SophosLabs published a study that revealed hackers use the blockchain network to share secret messages.
A group of researchers from SophosLabs state that hackers operating the cryptojacking malware, Glupteba, have been using the Bitcoin blockchain network to communicate in secret.
According to the report published on June 24, cybercriminals rely on a command and control center where they send encrypted secret messages that require a 256-bit AES decryption key.
Encrypted messages used to update malware
The purpose of the communication channel is for hackers to receive updated configuration information for the malware. This data is used by attackers to obtain precise instructions and thus update the malicious software.
Glupteba is what’s known as a zombie or software robot that can be controlled remotely. It has various functions such as a rootkit, security suppressor, virus, router attack tool, browser stealer, and as a cryptojacking tool.
SophosLabs explains in detail about the curious feature:
“Glupteba uses the fact that the Bitcoin transactions are recorded on the Bitcoin blockchain, which is a public record of transactions available from a multitude of sources that are unexceptionably accessible from most networks. Bitcoin’ transactions’ don’t actually have to be about money – they can include a field called RETURN, also known as OP_RETURN, that is effectively a comment of up to 80 characters.”
Future malware-delivery-as-a-service provider?
However, the cybersecurity firm warns that the malware could take advantage of this feature as an added value to commercialize it.
Andrew Brandt, a principal researcher at SophosLabs, told ZDNet:
“I’d say the Glupteba attackers are angling to market themselves as a malware-delivery-as-a-service provider to other malware makers who value longevity and stealth over the noisy quick endgame of, for instance, a ransomware payload.”
But this is not the first case in which the blockchain network is used to send messages in the crypto sphere. On May 25, a message signed by 145 wallets containing Bitcoin (BTC) from a number of early blocks called Craig Wright a “liar and a fraud.” [see below]
Early Bitcoin Miner Calls Craig Wright a Fraud Through ‘His Own’ Addresses
Craig Wright’s claim to thousands of Bitcoin addresses is shaken once again as 145 addresses with BTC from 2009 signed a message saying he is a fraud.
A message signed by 145 wallets containing Bitcoin (BTC) mined in its first years calls Craig Wright a “liar and a fraud.”
The message was published on May 25 with a list of 145 addresses and their corresponding signatures. This seemingly proves that the addresses do indeed belong to the person broadcasting the message. The message itself reads:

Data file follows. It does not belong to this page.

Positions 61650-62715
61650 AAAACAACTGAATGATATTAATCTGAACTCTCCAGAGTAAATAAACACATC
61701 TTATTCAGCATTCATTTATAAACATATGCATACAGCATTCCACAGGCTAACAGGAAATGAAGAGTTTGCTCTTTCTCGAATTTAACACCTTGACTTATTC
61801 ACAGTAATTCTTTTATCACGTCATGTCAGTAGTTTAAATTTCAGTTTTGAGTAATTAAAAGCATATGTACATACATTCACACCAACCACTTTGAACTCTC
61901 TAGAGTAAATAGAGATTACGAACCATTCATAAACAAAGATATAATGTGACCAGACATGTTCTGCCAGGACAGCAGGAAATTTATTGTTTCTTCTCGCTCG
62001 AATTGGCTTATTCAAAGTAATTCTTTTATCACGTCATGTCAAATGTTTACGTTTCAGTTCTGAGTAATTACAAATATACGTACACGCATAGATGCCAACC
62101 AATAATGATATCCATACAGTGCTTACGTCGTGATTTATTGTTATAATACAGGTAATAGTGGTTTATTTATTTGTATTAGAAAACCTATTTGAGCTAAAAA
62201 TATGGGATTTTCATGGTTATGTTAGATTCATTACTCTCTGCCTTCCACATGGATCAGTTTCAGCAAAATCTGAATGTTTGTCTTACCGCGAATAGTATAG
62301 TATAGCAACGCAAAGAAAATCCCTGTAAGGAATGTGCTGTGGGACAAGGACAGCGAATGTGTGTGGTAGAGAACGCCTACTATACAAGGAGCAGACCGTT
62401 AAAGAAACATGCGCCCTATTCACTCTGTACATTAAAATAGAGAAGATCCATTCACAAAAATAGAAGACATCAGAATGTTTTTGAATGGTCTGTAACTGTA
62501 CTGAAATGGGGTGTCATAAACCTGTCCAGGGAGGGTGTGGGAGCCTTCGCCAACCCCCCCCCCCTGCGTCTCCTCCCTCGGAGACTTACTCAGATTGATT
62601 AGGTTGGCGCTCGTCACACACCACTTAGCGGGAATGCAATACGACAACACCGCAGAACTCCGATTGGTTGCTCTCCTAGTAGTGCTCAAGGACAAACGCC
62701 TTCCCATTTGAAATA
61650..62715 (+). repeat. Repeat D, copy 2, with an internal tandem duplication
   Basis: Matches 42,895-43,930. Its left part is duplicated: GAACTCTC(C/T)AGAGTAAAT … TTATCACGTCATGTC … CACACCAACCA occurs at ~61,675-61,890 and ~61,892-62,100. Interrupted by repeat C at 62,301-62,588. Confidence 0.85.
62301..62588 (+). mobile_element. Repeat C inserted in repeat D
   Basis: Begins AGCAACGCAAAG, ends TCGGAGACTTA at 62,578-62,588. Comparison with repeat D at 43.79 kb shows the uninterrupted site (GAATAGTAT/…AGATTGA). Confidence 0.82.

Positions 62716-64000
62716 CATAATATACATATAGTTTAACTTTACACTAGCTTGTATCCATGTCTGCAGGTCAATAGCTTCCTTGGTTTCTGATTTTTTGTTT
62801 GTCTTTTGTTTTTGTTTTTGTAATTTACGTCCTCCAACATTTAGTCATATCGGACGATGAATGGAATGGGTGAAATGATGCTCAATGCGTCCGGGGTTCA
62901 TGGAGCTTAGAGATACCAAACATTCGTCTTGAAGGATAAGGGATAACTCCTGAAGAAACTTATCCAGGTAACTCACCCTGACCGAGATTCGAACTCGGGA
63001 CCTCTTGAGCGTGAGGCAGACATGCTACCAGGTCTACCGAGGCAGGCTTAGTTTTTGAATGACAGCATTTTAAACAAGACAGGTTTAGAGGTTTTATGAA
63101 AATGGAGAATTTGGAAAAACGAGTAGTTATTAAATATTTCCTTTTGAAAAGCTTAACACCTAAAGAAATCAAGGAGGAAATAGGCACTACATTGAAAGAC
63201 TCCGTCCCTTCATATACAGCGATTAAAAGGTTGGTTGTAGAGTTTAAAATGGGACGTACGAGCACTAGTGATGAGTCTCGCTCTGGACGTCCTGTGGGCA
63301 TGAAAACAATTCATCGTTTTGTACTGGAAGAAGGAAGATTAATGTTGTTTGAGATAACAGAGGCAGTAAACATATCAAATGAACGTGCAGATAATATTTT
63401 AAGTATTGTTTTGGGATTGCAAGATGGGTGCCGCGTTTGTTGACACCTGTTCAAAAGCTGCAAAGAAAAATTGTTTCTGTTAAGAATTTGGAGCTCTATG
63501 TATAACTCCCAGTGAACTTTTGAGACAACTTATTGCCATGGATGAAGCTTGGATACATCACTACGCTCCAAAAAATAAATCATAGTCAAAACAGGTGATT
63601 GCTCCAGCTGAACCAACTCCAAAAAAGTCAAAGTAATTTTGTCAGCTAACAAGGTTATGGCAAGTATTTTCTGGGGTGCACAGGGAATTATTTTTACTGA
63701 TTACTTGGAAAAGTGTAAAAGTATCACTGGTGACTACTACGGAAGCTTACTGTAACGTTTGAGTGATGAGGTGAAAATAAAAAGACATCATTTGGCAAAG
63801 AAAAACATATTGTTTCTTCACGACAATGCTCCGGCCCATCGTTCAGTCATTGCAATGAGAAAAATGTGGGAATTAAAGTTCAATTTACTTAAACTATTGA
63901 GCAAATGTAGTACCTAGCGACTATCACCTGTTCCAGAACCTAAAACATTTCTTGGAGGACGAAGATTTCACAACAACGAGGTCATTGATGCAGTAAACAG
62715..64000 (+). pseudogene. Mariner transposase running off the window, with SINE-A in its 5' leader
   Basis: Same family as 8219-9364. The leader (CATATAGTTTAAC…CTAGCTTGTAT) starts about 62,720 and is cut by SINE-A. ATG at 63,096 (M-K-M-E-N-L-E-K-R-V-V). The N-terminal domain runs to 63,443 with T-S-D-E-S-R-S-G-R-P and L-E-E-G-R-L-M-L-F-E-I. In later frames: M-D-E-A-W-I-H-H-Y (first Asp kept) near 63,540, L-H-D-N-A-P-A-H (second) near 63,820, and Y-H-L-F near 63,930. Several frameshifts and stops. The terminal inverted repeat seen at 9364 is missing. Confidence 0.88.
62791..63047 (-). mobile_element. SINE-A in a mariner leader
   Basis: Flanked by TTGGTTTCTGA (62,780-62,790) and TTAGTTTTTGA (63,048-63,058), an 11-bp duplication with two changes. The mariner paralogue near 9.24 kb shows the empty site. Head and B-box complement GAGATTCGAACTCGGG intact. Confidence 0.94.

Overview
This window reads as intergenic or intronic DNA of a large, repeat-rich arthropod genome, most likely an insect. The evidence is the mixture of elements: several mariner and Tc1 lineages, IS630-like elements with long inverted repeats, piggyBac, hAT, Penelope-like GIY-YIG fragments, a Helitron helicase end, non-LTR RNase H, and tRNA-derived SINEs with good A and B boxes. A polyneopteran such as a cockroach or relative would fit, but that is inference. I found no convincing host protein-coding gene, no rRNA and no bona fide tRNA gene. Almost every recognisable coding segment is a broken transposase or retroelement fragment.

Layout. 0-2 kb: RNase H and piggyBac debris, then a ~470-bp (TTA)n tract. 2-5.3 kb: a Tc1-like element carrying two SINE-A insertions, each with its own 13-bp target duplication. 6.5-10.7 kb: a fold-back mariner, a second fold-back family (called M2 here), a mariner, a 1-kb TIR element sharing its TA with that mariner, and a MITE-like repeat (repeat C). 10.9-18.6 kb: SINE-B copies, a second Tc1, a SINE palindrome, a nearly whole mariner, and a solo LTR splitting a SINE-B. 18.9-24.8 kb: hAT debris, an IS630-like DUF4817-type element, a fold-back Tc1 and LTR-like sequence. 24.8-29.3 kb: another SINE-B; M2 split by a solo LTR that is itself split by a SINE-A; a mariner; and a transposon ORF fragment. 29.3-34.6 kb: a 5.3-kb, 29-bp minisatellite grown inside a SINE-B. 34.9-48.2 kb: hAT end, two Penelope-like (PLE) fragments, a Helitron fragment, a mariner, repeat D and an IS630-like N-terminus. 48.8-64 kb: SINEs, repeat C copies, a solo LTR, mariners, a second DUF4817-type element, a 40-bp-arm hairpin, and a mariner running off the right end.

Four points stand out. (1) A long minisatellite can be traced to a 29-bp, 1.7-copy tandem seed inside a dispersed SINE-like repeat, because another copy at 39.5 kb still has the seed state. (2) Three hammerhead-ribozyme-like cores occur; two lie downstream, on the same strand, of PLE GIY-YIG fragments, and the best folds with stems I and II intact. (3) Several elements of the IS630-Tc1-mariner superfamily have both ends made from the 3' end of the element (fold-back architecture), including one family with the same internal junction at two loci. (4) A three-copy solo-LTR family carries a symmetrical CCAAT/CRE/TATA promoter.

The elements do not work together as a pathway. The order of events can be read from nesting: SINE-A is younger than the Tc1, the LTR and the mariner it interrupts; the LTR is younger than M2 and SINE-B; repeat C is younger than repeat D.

“Craig Steven Wright is a liar and a fraud. He doesn’t have the keys used to sign this message. The Lightning Network is a significant achievement. However, we need to continue work on improving on-chain capacity. Unfortunately, the solution is not to just change a constant in the code or to allow powerful participants to force out others.”
Notably, Cointelegraph was able to verify that all of the addresses can be found among the list of thousands claimed by Craig Wright in the case against Ira Kleiman.
Wright has on multiple occasions failed to produce proof of ownership of the alleged fortune of Satoshi Nakamoto, who is believed to have mined more than one million BTC.
An easy way of doing so is by signing a message with the cryptographic private key of the wallet in question, which can be checked with the public key.
Given that Wright tried to evade every occasion where he would have been forced to conclusively prove ownership, many in the community doubt that he owns those Bitcoins — and thus, that he’s Satoshi Nakamoto.
Is this a message from Satoshi?
The signed message bears some similarity to a 2015 message coming from Satoshi’s email address, saying “I am not Craig Wright. We are all Satoshi.”
While the first part of the new statement rehashes the same concept, the message then expresses an opinion on the debates that ravaged Bitcoin before Bitcoin Cash (BCH) spun off into its own chain.
The blocks mined by this unknown person fall outside of the Patoshi pattern, which is the basis behind the claim that Satoshi mined more than 1 million BTC. Nevertheless, there is no absolute certainty in identifying which blocks are Satoshi’s and which are not. It seems likely that the similarity is a tribute to the alleged Satoshi message.
The early Bitcoin miner appears to have a middle ground position between Bitcoin and Bitcoin Cash. While he praises the Lightning Network, he also argues for higher on-chain capabilities. However, he does not believe that raising the block size, or “changing a constant in the code,” is the solution.
This is the second time in less than a week that an early miner suddenly showed activity.
What happens now for Wright?
The Kleiman case rests entirely on the assumption that Wright is Satoshi, which would entitle Ira Kleiman to half of those Bitcoins.
It is becoming ever more obvious that Wright has no access to those coins, which would nullify the long running case, set to enter trial on July 6.